5. Gould, Glenn. The Prospects of Recording. Reprinted from High Fidelity 16. no. 4. 1966. In The Glenn Gould Reader. Tim Page (ed.). Toronto: Lester & Orpen Dennys. 1984. pp. 335-336. 

6. Freud, Sigmund. Ratschläge für den Arzt bei der psychoanalytischen Behandlung (1912). In Gesammelte Werke—Chronologisch geordnet 8. Frankfurt am Main: Fischer. 1999. p. 376.

7. Tristano, Francesco. Red Bull Academy Lecture: Francesco Tristano [Video]. http://www.redbullmusicacademy.com/lectures/francesco-tristano (Accessed 2015.09.07). 

8. Quoted in Lahr, John. The Sphinx Next Door: Julianne Moore and her imagination. The New Yorker. 21 September 2015. http://www.newyorker.com/magazine/2015/09/21/the-sphinx-next-door-profiles-john-lahr (Accessed 2015-09-16). 

9. “Il y a à tout moment une infinité de perceptions en nous, mais sans aperception et sans réflexion, c’est-à-dire des changements dans l’âme même dont nous ne nous aperçevons pas, parce que ces impressions sont ou trop petites et en trop grand nombre ou trop unies, en sorte qu’elles n’ont rien d’assez distinguant à part, mais jointes à d’autres, elles ne laissent pas de faire leur effet…” Translation by the author. In Gottfried Wilhelm Leibniz. Nouveaux Essais sur l’entendement human. Paris: Flammarion. 1921. pp. 9-29. https://fr.wikisource.org/wiki/Nouveaux_Essais_sur_l’entendement_humain/Avant-propos (Accessed 2015-09-07). 

10. Stearns, David Patrick. Van Cliburn and his fraught generation. Condemned to Music (blog). Arts Journal. 2013.02.28. http://www.artsjournal.com/condemned/2013/02/van-cliburn-and-his-fraught-generation/ (Accessed 2015-09-07). 

11. Quoted in Beigel, Greta. Finally, a Return Engagement: Pianist Van Cliburn is hitting the concert trail… Los Angeles Times. 3 July 1994. http://articles.latimes.com/1994-07-03/entertainment/ca-11419_1_van-cliburn (Accessed 2015-09-06). 

12. Macaulay, Alastair. Janet Baker’s Voice, a Singular Instrument, Lingers Like No Other. New York Times. 13 August 2015. p. C1. http://www.nytimes.com/2015/08/13/arts/music/janet-bakers-voice-a-singular-instrument-lingers-like-no-other.html (Accessed 2015-08-31).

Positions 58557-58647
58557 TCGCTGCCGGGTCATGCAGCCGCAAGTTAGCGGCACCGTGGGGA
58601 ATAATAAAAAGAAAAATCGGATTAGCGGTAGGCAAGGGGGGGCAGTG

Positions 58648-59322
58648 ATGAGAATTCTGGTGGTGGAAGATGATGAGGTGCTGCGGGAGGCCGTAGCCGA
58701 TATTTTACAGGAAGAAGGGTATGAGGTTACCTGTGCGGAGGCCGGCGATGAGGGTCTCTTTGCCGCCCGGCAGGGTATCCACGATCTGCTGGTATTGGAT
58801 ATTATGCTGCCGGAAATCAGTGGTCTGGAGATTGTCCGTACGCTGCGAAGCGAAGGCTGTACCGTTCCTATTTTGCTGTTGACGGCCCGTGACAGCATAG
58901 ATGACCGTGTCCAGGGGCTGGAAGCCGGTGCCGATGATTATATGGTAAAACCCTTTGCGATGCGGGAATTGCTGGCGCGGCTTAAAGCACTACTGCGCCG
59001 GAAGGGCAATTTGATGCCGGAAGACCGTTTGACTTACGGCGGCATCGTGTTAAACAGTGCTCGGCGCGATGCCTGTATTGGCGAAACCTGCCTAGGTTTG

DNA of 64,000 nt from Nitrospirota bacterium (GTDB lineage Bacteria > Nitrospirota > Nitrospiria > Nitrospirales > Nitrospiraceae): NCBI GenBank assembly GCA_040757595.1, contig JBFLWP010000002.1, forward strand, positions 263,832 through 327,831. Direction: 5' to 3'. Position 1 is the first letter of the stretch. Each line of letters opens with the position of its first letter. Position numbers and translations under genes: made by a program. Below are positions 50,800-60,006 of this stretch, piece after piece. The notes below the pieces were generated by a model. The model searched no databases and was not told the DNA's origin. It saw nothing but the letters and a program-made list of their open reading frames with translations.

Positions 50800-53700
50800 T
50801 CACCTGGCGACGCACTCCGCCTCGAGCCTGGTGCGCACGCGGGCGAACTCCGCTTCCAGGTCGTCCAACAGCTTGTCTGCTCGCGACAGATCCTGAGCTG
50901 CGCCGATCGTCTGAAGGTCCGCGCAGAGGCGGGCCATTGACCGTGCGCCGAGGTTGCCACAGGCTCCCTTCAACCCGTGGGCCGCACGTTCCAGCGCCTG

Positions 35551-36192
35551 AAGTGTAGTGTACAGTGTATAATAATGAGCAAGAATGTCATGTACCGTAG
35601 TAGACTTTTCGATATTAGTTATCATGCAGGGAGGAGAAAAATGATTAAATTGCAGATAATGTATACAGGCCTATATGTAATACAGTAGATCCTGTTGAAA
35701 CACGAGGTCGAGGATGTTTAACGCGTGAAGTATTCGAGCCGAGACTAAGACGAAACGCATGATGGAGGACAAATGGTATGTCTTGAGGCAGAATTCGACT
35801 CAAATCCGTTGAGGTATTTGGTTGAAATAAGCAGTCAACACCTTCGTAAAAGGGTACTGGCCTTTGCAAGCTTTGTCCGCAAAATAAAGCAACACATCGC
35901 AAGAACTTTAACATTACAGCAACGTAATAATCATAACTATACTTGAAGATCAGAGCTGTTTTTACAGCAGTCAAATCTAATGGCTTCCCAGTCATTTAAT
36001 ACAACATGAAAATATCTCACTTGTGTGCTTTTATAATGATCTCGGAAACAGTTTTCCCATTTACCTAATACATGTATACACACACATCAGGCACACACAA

13. My work with Nico Muhly eventually led to Haydnseek, a collaborative project in which my live performances of piano sonatas by Franz Joseph Haydn were overlaid, contextualised, and sometimes drowned out by new electronically-synthesised sounds. 

14. In a non-conventional reading, I made Bruce Brubaker’s Mahler’s Ninth Symphony. The piece is a piano quartet fashioned from my favorite simultaneities taken, in order, from the last movement of Gustav Mahler’s Ninth Symphony. 

15. In Babbitt: Portrait of a Serial Composer [Film]. Robert Hilferty (dir.). 2009. https://youtu.be/sf_Zfpq3gqk (Accessed 2015-9-4). 

16. Ferneyhough, Brian. Aspects of Notational and Compositional Practice (1978). In Collected Writings. James Boros and Richard Toop (eds.). Amsterdam: Harwood, 1995. pp. 7-13. 

17. In the United States, the French word “encore” is used to designate an added piece played at a concert after the announced or printed programme. In France and elsewhere in Europe, such an additional piece is termed a “bis”. Usually, in today’s practice, encores are not pieces already played in the concert. Sometimes, however, they are pieces already played in the concert… 

18. Schoenberg, Arnold. Today’s Manner of Performing Classical Music. In Style and Idea: Selected writings of Arnold Schoenberg. Leonard Stein (ed.). Berkeley and Los Angeles, CA: University of California, 1975. pp. 320-21. 

19. Schoenberg, p. 323. 

20. McLuhan, Marshall, and Fiore, Quentin. The Medium is the Massage. Jerome Agel (prod.). New York, NY: Bantam. 1967. p. 63. https://designopendata.files.wordpress.com/2014/05/
themediumisthemassage_marshallmcluhan_quentinfiore.pdf
(Accessed 2015-09-08). 

21. McLuhan’s evocative term.